I do believe this to be true – that just about everything that happens in my life is potential novel, or short story, material. Do you feel the same about your life?
My conviction that “It’s All Novel Material” is reflected in the title I chose for my personal blog, but it’s also how I view my days — and nights.
And this may help explain why I thought it would be a good idea to take advantage of Saturday’s Open House at the City of Portsmouth (NH) Wastewater Treatment Plant. You never know when a wastewater treatment plant might come in handy as a good scene for murder, right?
And let me just say that from what I learned (and saw and smelled) about lagoons, the large machinery necessary to compress sludge, and the chemicals required to treat wastewater before it is pumped as effluent into the fast-moving Piscataqua River en route to the Atlantic Ocean, my time was not wasted.
On Sunday, I toured a nuclear submarine. The experience was fascinating, and, not surprisingly, I discovered elements that might add interesting dimensions to a yet-to-be-written story.
When my workdays at the City of Portsmouth end, I often record tidbits from conversations, tasks or political issues that might become future fiction fodder. And then there are the moments when someone is being difficult and I find myself contemplating how best to insert them into a work in progress – and then possibly kill them off. I also constantly study my surroundings, both at work and outside of it, for interesting locales to describe in my writing.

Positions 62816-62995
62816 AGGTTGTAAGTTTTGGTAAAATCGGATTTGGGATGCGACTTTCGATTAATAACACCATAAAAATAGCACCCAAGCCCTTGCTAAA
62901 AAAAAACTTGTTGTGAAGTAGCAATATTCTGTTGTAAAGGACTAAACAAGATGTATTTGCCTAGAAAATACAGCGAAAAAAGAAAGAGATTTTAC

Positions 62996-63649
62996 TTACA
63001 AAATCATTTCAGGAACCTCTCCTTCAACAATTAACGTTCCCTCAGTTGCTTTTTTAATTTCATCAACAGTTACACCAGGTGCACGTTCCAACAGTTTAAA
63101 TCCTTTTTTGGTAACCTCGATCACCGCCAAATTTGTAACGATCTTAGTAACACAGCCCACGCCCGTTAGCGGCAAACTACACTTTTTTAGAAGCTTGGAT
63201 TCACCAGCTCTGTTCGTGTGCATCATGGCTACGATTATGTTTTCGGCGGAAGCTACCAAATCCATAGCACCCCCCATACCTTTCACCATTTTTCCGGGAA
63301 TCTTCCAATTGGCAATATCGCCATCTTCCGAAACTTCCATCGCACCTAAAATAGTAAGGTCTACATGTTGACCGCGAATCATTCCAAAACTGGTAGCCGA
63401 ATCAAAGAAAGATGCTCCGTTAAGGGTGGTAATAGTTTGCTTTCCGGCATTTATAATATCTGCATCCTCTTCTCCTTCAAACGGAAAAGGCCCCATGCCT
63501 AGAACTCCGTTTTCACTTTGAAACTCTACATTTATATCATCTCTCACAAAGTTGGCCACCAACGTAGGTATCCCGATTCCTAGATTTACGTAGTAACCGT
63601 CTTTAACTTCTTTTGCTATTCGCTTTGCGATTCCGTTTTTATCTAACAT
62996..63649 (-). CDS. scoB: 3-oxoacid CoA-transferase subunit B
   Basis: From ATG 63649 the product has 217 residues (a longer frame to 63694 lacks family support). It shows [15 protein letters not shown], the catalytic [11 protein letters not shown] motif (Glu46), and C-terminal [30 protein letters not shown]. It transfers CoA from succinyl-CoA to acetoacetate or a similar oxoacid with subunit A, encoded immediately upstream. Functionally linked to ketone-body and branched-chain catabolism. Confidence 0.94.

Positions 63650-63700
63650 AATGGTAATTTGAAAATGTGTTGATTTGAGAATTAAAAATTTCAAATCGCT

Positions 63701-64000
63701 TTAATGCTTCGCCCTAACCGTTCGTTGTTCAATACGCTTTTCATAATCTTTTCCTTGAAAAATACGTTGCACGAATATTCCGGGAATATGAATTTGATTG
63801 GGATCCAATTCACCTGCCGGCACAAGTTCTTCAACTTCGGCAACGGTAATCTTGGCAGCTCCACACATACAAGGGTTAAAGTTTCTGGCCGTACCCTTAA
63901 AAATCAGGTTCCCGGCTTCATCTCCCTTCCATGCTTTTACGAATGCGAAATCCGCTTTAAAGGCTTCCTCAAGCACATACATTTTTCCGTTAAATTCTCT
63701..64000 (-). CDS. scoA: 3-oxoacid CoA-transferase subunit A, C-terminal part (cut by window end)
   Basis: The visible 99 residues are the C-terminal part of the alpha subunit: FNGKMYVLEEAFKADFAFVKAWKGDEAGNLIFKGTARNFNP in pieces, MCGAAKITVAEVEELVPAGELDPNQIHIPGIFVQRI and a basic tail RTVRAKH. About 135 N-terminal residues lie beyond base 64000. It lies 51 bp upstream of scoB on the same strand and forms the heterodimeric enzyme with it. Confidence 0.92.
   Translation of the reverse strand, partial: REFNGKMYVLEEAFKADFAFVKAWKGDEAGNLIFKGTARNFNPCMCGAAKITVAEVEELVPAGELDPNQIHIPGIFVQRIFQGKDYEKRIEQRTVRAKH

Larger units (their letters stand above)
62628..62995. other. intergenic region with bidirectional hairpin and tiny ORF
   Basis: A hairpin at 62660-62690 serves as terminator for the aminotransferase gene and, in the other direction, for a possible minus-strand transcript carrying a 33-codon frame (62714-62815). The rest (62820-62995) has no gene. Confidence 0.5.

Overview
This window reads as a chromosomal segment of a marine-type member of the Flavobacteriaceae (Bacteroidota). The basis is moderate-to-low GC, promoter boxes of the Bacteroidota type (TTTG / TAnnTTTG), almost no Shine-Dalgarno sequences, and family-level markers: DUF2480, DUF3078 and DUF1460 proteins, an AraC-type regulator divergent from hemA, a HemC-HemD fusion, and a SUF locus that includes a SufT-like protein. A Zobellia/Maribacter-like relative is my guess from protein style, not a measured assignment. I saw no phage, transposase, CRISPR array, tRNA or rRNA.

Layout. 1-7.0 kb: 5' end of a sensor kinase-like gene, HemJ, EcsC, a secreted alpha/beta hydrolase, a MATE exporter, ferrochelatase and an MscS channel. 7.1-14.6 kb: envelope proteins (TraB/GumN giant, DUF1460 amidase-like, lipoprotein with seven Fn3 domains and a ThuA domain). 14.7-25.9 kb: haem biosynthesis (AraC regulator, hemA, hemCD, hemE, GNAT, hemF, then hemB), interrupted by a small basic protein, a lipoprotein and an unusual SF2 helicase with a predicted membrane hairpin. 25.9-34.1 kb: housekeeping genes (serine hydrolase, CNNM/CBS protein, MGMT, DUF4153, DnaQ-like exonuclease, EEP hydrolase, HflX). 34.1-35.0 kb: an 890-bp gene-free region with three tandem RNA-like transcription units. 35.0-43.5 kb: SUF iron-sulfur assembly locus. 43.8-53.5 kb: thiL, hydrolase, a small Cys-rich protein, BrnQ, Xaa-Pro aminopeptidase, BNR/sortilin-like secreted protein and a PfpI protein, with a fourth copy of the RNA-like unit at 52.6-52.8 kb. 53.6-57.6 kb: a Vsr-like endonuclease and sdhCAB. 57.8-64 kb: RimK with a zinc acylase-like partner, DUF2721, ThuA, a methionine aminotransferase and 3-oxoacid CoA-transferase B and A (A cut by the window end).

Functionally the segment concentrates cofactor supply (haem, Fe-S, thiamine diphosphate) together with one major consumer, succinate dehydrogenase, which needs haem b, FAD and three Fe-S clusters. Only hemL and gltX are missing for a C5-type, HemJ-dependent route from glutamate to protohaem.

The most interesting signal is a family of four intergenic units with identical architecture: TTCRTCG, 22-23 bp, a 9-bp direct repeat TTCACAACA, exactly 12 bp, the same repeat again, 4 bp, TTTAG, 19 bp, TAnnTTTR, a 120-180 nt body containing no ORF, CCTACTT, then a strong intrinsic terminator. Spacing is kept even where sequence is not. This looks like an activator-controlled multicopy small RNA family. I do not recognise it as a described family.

Fortunately, my co-workers at the municipal, school, police and fire departments have become accustomed to my “it’s all novel material” attitude, which explains why one of our IT experts didn’t blink last week when I told him I needed a way to disguise the source of email traffic that would figure in a murder investigation. (His response involved a stolen laptop, public Wi-Fi and the ocean, but that’s all I’m going to say right now.) And the reason I went rushing into his office to ask? Because the first line of my next story has been running on a continuous loop through my brain. Does this ever happen to you?
I must admit that it does occur to me that most people might not consider any of this normal behavior, but I think you probably understand this and might even engage in similar activities, right? That’s another wonderful thing about being a member of Sisters in Crime — it’s filled with people who get this.
And you do, don’t you? Tell us about it. Do you believe “It’s All Novel Material” and how does this influence your writing?
Pat Remick is a former president of Sisters in Crime New England, an award-winning short story author and veteran journalist, and has co-authored two non-fiction books. She won the 2007 Al Blanchard Crime Fiction Award and her stories have appeared in previous LBB anthologies. A member of SINC and Mystery Writers of America, Pat is working on a novel. Her web site is www.PatRemick.com.